Coffee Is Good for Your Heart!
Let's establish something upfront: I'm a nerd with glasses, too many books, and a doctorate. Studying is fun for me. I'm also a teacher (*ahem* former college professor), so I love sharing what I discover from that oh-so-enjoyable research journey. Lucky you.
Welcome to class.
A quick Google search on the health benefits of coffee will give you a wealth of reports from medical professionals, nutritionists, and the opinionated masses. You'll find just as many people saying "coffee = bad" for you as you will touting the nearly miraculous positive impacts of coffee on digestion, the brain, and heart.
But that's not what this post is about.
Photo by Candice Picard
When I say coffee is good for your heart,
I mean the heart of you,
the essence of your being,
the you-est part of you.
We live in the most globally integrated, socially aware generation to ever walk the planet.
Thanks to the internet, mobile technologies, the general ease of international travel, and social media, we know what is happening in parts of the world that never came to the attention of our grandparents. Because of this, we have also become more aware of the conditions of life and work for our other-side-of-the-planet neighbors. We've discovered that the reasons some products are so cheap for us to purchase is because the people who manufacture them aren't fairly treated or compensated. And we don't like that.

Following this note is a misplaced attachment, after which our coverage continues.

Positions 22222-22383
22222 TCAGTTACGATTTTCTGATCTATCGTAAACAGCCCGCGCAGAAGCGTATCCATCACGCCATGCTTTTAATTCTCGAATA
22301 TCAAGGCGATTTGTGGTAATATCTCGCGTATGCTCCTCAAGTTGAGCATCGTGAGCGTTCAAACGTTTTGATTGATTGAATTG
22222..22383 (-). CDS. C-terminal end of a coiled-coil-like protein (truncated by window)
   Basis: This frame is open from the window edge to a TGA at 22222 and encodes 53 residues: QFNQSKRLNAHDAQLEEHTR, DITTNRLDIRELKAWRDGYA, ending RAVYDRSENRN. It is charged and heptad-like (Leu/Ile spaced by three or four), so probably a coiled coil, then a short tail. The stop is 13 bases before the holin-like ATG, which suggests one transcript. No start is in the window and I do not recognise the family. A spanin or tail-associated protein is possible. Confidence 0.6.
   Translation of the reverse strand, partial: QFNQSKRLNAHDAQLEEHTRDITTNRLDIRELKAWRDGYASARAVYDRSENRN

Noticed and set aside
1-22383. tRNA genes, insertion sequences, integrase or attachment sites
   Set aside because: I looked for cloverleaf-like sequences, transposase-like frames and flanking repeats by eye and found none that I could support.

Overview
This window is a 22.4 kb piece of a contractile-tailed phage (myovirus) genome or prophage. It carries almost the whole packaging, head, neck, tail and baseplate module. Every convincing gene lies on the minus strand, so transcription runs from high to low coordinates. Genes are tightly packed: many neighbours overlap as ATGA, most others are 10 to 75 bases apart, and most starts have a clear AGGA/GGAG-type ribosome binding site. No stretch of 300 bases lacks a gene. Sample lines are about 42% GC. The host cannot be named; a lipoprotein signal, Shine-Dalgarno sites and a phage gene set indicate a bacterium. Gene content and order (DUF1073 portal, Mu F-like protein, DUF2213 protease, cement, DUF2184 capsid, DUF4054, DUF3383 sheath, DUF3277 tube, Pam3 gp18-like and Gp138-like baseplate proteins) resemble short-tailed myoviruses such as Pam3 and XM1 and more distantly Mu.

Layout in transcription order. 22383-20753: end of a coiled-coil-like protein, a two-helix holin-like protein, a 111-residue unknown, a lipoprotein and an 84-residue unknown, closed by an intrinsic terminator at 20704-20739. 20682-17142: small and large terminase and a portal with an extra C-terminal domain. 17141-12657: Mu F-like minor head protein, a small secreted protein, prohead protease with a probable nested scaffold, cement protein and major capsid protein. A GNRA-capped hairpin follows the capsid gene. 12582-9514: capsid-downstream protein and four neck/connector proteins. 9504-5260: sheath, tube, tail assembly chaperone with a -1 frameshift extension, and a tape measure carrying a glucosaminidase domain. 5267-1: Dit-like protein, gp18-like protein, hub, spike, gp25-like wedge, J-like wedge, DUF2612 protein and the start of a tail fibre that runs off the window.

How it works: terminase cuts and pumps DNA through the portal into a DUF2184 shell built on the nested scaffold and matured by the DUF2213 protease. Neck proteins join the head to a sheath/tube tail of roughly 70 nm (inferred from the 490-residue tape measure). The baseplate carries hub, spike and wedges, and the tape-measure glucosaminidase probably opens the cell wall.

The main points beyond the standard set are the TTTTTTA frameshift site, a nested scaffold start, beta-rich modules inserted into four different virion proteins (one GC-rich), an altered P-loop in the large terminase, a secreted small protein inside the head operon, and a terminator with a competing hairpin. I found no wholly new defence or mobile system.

Coffee is not exempt from labor exploitation. It's a known problem, and one that is being addressed more and more. This is exciting!
This is one of the key reasons I chose early on with Red Eye Bistro to work exclusively with small, specialty roasters. Because they are small, there is no hierarchical disconnect between the CEO and the purchaser of unroasted (green) coffee in the countries where it's grown. No, very often, these small roasters can tell me not only the country where the coffee originates, but also the region, the farm, and even the name of the person growing and harvesting the coffee. It's personal. The roasters know these people, and they care about both the quality of the crop and the quality of their lives. So do we.
Specialty coffee is a niche. Because these small roasters tend to buy in smaller quantities, they can be highly selective about the quality of coffee they purchase and the conditions in which it is produced. This translates into a ridiculously tasty cup of java for you and me. It costs more because it's carefully cultivated and because producers are more fairly compensated. Each sip of that goodness is worth every penny.
Next time you see a bag of specialty coffee from a small roaster and consider why it costs more, what makes it so special, you'll know.
It's because it's so good for your heart.
Photo by Zuzana
Amy, Founder of Red Eye Bistro